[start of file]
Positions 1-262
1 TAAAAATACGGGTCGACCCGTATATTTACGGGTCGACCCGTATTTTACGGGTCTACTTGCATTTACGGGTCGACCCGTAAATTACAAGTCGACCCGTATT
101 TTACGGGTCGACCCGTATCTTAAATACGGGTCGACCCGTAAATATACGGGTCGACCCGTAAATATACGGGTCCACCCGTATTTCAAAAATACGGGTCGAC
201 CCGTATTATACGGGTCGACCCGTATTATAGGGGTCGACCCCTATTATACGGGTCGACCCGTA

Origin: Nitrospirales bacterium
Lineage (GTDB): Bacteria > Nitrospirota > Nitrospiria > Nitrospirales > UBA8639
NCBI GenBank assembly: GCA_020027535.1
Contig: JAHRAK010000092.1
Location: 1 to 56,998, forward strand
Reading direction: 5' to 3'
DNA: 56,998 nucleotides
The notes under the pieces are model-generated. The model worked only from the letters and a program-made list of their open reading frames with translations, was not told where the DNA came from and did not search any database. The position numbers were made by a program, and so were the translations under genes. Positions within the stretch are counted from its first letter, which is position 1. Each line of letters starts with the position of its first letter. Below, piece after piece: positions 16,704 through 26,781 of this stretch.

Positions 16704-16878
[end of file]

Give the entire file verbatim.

Positions 1-262
1 TAAAAATACGGGTCGACCCGTATATTTACGGGTCGACCCGTATTTTACGGGTCTACTTGCATTTACGGGTCGACCCGTAAATTACAAGTCGACCCGTATT
101 TTACGGGTCGACCCGTATCTTAAATACGGGTCGACCCGTAAATATACGGGTCGACCCGTAAATATACGGGTCCACCCGTATTTCAAAAATACGGGTCGAC
201 CCGTATTATACGGGTCGACCCGTATTATAGGGGTCGACCCCTATTATACGGGTCGACCCGTA

Origin: Nitrospirales bacterium
Lineage (GTDB): Bacteria > Nitrospirota > Nitrospiria > Nitrospirales > UBA8639
NCBI GenBank assembly: GCA_020027535.1
Contig: JAHRAK010000092.1
Location: 1 to 56,998, forward strand
Reading direction: 5' to 3'
DNA: 56,998 nucleotides
The notes under the pieces are model-generated. The model worked only from the letters and a program-made list of their open reading frames with translations, was not told where the DNA came from and did not search any database. The position numbers were made by a program, and so were the translations under genes. Positions within the stretch are counted from its first letter, which is position 1. Each line of letters starts with the position of its first letter. Below, piece after piece: positions 16,704 through 26,781 of this stretch.

Positions 16704-16878